Céad míle buíochas – a hundred thousand thanks

Many individuals must be thanked for helping bring to life.

Firstly, thanks to web designer Scott McCorry for his patience and interest in making sure the site came to fruition on a budget of nil (and we were lucky to get nil)! Colin Meade will also go down in history as the man to register the site domain thanks Colly!

Tom Campbell, Charlie's biographer, provided a key article for the site, as did historian and Belfast Celtic treasure keeper JJ Tohill, whose Tully scrap book also proved a fascinating resource.

Terry Dick, son of the legendary Glasgow vocalist Glen Daly, was a great source of information and encouragement and thanks also go to John McLaughlin and Chris McGuigan from for their help in connecting Terry with this project.

Chris Cameron from the Celtic Visitors Centre provided a brilliant account of the Tully exhibits at Celtic Park, while his colleague Maura McColgan also sent excellent images of the items on display.
Maura's father Dan, like Charlie Tully, leaves an everlasting link between Belfast and Glasgow as one of the chosen few Celts to wear the Hoops in both cities.

All images hosted on this site will be forwarded to the Celtic Visitors Centre to be held for posterity.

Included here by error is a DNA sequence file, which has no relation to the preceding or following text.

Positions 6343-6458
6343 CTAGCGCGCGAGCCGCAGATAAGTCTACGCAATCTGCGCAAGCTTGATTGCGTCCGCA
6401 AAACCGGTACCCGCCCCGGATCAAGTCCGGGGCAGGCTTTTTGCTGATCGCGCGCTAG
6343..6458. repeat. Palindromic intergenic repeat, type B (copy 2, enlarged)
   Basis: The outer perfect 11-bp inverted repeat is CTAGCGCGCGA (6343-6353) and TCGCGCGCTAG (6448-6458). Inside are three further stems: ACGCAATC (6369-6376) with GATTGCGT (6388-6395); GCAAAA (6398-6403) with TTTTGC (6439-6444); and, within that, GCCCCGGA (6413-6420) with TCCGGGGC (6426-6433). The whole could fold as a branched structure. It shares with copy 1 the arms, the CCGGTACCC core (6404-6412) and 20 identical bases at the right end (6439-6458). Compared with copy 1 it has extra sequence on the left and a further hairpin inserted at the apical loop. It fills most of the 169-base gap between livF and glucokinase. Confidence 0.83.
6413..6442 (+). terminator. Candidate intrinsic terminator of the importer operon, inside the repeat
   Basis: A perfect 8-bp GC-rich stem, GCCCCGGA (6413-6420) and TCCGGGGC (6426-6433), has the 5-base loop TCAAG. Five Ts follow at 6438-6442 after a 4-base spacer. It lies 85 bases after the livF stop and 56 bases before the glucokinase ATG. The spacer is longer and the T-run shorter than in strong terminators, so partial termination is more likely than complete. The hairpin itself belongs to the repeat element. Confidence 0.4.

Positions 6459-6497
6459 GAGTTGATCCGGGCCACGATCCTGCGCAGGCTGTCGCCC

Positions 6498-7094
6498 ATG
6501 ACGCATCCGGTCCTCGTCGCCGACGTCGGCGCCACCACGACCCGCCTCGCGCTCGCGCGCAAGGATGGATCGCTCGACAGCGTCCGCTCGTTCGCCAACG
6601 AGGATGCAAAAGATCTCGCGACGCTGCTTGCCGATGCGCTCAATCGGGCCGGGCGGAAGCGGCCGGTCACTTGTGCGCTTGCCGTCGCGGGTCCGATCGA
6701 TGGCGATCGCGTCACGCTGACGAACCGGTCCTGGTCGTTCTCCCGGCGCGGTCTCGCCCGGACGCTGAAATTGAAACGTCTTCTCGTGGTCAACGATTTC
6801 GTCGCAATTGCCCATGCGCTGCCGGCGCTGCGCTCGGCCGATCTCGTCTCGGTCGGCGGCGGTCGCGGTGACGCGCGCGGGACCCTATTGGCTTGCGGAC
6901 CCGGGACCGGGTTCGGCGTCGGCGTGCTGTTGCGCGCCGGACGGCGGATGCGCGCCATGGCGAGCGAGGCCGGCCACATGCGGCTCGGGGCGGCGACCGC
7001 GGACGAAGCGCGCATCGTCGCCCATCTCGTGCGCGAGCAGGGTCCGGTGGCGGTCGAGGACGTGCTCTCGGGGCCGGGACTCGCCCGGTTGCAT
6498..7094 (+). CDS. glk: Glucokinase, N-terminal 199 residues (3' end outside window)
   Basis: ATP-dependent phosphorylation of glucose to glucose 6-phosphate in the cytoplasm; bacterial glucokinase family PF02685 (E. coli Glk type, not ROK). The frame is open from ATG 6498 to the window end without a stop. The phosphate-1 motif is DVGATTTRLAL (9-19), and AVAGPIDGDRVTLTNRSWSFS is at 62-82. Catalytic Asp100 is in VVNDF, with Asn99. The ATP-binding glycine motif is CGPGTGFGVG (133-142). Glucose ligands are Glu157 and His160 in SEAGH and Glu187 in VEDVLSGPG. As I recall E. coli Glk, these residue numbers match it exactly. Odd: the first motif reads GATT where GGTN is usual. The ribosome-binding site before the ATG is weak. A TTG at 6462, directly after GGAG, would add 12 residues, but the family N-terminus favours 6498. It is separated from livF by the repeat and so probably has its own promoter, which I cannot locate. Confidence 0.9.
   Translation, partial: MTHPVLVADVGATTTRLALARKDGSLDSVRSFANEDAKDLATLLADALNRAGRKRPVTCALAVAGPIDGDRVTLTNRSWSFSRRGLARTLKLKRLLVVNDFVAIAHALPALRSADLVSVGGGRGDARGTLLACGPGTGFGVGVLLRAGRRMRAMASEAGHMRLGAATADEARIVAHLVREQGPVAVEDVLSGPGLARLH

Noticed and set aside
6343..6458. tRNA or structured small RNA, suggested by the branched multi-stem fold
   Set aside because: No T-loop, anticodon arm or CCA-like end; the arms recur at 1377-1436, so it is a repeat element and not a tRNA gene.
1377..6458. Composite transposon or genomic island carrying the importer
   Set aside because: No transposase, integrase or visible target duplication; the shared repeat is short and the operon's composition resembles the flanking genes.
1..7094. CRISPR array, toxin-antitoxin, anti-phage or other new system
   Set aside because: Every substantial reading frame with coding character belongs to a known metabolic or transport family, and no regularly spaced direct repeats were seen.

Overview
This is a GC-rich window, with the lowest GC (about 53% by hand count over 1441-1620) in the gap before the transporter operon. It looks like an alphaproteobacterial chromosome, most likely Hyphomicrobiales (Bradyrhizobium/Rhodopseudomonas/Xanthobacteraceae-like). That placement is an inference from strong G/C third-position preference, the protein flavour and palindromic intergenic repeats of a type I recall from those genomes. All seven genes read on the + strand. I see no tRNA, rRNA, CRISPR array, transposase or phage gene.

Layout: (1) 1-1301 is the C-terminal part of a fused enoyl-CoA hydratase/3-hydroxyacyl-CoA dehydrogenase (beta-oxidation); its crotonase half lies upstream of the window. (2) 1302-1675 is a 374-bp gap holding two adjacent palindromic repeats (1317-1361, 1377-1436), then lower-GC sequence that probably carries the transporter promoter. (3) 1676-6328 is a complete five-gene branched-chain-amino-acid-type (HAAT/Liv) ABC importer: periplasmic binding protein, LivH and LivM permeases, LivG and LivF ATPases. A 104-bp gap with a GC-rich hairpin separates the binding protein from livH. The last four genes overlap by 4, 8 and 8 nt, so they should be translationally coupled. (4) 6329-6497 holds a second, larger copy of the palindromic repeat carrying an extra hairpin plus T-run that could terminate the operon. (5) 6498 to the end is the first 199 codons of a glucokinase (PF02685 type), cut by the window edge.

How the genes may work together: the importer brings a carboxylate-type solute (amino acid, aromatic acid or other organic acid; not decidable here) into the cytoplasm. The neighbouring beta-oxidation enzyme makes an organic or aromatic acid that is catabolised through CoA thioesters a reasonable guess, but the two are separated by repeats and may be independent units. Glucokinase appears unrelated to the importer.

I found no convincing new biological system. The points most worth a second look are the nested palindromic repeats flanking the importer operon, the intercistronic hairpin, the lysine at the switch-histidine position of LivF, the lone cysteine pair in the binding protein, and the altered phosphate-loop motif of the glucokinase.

For the last 86 years, Jimmy Overend has been a Celtic fan, both Belfast and Glasgow and the treasure trove of material in his home isn't half as valuable as the treasured memories he has kept including his recollections of Tully's first ever game at Grosvenor Park in the early 40's, which he attended.

Former Irish News journalist Denis O'Hara provided a wonderful personal account and also allowed content from his tremendous Derry City memoir, the Candy Men of '54, to be reproduced, including an eyewitness account of the game at Brockville where Tully scored from two corners. This account came from Pat Delaney, son of Celtic legend Jimmy.

Paddy McIlroy helped secure memories from Charlie's assistant at Bangor, Jim Emery as well as Frank McIlroy who was lucky to witness Tully perform in the flesh.

The Belfast Celtic Society have funded in its entirety and thanks go to all involved in that august body for making the dream a reality to Padraig, Vincent, Eddie and Paddy a huge thanks.

Lastly, thanks go to the person whose dream was to capture the essence of Charles Patrick Tully online, to allow generations ahead to know of a man who last crossed the chalk of a football field over 50 years ago but whose memory is indelibly etched on the history of the great football clubs he served.
Charlie Tully Junior's meticulous hoarding of items which belonged to his father has allowed to be published I just hope it's everything you wished for Charlie, and more.

Martin - Belfast Celtic Society